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NOW CLOSED Universal Children's Day: Why in the UK are we less optimistic about global issues than developing countries - share your views - you could win a £100 voucher

(108 Posts)
AnnMumsnet (MNHQ) Mon 18-Nov-13 12:04:41

Mumsnet are working closely with Unilever (now a member of our family friendly programme!) to provide opinion on a number of sustainability projects.

On Monday we asked whether your children inspired you to live more sustainably? Thanks for all the responses.

And today (Wednesday) Unilever say "Today is Universal Childrens Day and research from Unilever Project Sunlight reveals that 6 in 10 children are worried about global issues, but in spite of this remain twice as optimistic about the future than their parents. In fact, UK parents were less optimistic than those in developing countries"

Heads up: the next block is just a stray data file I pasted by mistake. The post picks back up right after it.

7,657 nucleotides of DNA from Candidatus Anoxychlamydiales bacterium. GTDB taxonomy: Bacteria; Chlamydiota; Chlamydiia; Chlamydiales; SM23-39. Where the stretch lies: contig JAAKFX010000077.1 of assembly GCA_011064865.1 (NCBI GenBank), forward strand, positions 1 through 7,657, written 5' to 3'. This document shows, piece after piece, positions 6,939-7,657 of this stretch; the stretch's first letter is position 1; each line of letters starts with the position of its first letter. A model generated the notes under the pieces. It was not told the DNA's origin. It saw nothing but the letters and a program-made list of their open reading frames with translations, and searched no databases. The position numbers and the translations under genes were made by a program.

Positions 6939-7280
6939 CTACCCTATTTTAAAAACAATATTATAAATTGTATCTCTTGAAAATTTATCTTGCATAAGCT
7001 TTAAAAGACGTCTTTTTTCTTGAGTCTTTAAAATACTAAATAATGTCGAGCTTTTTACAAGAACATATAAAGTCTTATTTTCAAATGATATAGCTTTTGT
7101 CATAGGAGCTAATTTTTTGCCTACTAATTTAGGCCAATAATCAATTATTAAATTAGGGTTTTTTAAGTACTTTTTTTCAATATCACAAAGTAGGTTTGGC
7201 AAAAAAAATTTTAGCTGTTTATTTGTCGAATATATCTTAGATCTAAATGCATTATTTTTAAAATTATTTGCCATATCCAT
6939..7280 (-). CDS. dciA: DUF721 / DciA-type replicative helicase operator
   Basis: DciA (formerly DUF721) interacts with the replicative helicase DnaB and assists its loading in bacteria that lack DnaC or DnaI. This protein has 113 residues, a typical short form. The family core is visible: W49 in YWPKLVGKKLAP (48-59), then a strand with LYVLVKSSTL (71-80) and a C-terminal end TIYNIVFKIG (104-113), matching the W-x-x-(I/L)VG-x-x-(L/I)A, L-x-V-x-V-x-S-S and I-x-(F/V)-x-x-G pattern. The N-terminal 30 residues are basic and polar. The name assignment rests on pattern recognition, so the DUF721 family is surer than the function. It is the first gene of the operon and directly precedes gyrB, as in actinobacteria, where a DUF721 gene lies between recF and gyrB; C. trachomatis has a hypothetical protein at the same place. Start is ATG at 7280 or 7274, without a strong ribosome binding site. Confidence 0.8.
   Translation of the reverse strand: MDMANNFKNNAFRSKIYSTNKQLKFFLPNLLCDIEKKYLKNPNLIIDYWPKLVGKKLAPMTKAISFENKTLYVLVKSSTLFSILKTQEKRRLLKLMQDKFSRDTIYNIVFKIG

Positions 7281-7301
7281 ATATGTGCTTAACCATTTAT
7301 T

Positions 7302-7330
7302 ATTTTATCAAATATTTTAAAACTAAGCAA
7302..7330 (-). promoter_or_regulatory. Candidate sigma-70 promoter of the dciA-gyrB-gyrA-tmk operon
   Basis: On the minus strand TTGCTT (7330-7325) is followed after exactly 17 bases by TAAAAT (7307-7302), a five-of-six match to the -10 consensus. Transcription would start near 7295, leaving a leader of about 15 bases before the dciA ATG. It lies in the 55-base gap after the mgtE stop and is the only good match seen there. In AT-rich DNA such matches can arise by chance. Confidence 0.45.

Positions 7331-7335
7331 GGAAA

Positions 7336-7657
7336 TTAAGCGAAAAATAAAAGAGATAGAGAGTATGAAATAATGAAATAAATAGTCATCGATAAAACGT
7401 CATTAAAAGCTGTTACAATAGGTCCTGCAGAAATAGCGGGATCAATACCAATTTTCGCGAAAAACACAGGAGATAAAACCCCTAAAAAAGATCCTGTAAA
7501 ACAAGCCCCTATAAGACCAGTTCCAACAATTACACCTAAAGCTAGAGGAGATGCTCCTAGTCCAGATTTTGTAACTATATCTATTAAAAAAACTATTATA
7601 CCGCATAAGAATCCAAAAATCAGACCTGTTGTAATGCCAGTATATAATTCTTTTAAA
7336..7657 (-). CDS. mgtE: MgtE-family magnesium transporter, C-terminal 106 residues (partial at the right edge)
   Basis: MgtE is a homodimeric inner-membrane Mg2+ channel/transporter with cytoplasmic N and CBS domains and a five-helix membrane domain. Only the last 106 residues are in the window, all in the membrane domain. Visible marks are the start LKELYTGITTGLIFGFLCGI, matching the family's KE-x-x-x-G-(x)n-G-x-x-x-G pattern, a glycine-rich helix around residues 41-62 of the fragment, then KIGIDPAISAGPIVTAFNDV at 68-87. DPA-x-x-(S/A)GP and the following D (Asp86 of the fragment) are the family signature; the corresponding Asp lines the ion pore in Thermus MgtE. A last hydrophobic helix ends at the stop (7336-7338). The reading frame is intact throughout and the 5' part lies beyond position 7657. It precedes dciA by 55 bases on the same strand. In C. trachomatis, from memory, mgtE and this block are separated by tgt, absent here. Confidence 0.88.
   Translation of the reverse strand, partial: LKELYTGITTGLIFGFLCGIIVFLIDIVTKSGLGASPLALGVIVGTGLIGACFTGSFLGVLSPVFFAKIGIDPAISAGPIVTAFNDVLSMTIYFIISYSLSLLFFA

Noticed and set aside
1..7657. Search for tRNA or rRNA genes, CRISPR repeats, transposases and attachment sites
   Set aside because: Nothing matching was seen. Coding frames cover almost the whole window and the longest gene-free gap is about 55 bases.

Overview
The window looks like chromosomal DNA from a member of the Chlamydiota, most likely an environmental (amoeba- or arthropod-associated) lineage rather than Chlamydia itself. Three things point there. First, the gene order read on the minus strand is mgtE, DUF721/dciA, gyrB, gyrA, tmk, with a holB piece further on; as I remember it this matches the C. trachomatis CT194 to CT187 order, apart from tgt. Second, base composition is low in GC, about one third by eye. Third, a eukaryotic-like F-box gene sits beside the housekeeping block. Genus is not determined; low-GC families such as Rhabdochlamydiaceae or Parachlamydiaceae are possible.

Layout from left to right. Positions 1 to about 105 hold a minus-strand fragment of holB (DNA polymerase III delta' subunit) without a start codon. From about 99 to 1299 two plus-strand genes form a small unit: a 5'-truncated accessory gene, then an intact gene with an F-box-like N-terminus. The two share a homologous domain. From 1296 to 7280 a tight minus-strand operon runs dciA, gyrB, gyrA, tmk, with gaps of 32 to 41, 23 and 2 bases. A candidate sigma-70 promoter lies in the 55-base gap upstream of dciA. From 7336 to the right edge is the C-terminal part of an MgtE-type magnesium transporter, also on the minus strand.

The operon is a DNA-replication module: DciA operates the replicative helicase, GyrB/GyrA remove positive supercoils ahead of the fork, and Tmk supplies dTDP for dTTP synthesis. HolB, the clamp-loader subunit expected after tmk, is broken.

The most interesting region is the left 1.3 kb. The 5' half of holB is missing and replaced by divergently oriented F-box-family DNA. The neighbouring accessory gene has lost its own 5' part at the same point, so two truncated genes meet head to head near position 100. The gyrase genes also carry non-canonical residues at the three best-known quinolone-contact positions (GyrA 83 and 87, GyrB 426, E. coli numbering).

So the additional question today is why do you think we are less optimistic in the UK?

Let us know on this thread your views on both questions and you'll be entered into a prize draw where one MNer will win a £100 Sainsbury's voucher.

Thanks and good luck


GetKnitted Fri 21-Feb-14 20:05:11

Hi Unilever,

Thanks ever so much for the voucher. We were really thrilled to have won and it will mean party treats for DS1's party are less of a worry.

Thank you!

GetKnitted Mon 17-Feb-14 20:47:53

Thanks AnnMumsnet, I didn't mean to sound so entitled!! I will say a big thank you to everyone if it arrives smile

AnnMumsnet (MNHQ) Mon 17-Feb-14 14:06:33

GetKnitted - a million apologies - I have chased them again for you

GetKnitted Sun 16-Feb-14 23:08:59


I appreciate that you are now 'family friendly' but please would you kindly be friendly to my family and send us the £100 gift voucher as promised. 3 months is plenty of time to put something in the post.